This week there have been some movements in AMDs product portfolio. Not only did the chipmaker make some moderate price cuts, it also introduced a few new models as well as phased out some of the older offerings.
In the AMD FX camp, prices remained mostly stable, but some of the Vishera SKUs got their prices reduced. Given the current pricing structure, there is no incentive to buy the older Zambezi options which feature slightly lower performance. Alongside some of the pricing adjustments, AMD introduced two new AMD FX models based on the Vishera core. The FX 6350 features a 3.9 GHz clock speed with turbo up to 4.2 GHz and comes with three out of four compute units enabled, thus six cores. The FX 4350 is clocked at 4.2 GHz with a 4.3 GHz turbo and features two CUs (4 cores). In both cases AMD delivered a considerable speed bump over previous models.
When looking at Phenom II pricing, it becomes obvious AMD now officially retired the Phenom II X6 models based on the Thuban core. These models were already only scarcely available in the channel which means AMD stopped shipping them a while ago. Some of the quad-core models were phased out as well. Most prices remained stable but the Phenom II X4 965 Black Edition got another 11% slash. This makes this model a very strong bang for buck offering. If you don’t mind missing out on some of the latest instruction set extensions, the time to buy one of those is now. Together with a suitable AM3+ mainboard and a decent graphics card this would be a capable midrange gaming system with the possibility to upgrade to later AM3+ CPUs should the need arise.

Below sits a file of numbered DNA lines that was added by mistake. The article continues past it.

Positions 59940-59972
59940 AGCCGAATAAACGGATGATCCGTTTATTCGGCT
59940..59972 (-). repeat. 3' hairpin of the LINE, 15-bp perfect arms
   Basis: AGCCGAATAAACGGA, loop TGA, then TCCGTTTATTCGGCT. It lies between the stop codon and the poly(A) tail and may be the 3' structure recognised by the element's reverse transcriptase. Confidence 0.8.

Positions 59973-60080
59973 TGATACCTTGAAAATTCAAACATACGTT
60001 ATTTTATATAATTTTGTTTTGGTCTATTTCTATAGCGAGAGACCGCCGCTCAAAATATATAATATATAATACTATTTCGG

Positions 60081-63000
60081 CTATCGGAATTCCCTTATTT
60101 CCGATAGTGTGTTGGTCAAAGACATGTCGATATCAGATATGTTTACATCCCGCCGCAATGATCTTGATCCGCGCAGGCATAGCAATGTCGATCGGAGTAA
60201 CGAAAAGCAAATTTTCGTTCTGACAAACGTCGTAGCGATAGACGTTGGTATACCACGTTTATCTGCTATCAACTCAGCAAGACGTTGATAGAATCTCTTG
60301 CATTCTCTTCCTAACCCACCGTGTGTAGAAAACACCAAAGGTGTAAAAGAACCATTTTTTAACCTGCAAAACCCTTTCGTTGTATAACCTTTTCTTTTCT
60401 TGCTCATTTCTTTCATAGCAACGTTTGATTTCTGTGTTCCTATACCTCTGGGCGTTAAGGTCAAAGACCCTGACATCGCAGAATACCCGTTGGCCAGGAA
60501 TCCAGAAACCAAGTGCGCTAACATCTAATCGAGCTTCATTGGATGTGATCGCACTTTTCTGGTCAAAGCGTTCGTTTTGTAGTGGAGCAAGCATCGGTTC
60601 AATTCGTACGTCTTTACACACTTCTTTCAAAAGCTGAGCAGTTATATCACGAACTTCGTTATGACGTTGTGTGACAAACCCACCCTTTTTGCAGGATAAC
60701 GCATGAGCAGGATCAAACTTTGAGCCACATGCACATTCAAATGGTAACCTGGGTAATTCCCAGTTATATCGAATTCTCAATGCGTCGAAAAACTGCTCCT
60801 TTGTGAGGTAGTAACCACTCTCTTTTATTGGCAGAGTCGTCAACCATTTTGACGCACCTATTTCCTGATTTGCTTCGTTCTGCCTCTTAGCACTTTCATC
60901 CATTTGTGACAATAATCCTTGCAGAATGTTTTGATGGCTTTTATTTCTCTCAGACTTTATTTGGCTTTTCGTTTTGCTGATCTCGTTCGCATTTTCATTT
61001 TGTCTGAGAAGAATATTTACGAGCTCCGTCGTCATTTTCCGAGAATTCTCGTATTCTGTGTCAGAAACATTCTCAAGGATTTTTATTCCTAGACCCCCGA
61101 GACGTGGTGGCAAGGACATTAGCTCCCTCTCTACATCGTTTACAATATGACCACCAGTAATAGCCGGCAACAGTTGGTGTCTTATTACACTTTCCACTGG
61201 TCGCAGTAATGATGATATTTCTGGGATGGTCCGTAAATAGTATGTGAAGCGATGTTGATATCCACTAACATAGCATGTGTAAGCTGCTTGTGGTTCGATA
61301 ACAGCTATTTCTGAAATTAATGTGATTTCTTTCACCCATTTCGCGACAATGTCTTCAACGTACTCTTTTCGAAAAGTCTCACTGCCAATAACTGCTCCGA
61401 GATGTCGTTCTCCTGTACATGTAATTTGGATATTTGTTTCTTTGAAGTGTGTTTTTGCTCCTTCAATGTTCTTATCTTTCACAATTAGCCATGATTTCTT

AMD also changed the pricing of some of it’s A-series APUs. The midrange of their Trinity lineup gets some cuts as well as the older Llano-based offerings as well. In either case the low-end and fastest options remained stable, thus protecting against further price erosion. Interestingly AMD said in their last earnings call they were able to sell off some of the Llano inventory they had to write off last year. Llano will stay around at least till the end of 2013 as it seems now.
The pricing of the lower end Athlon II and Sempron CPUs didn’t change in the last months. Some of those already saw considerable cuts the last time AMD made significant pricing adjustments.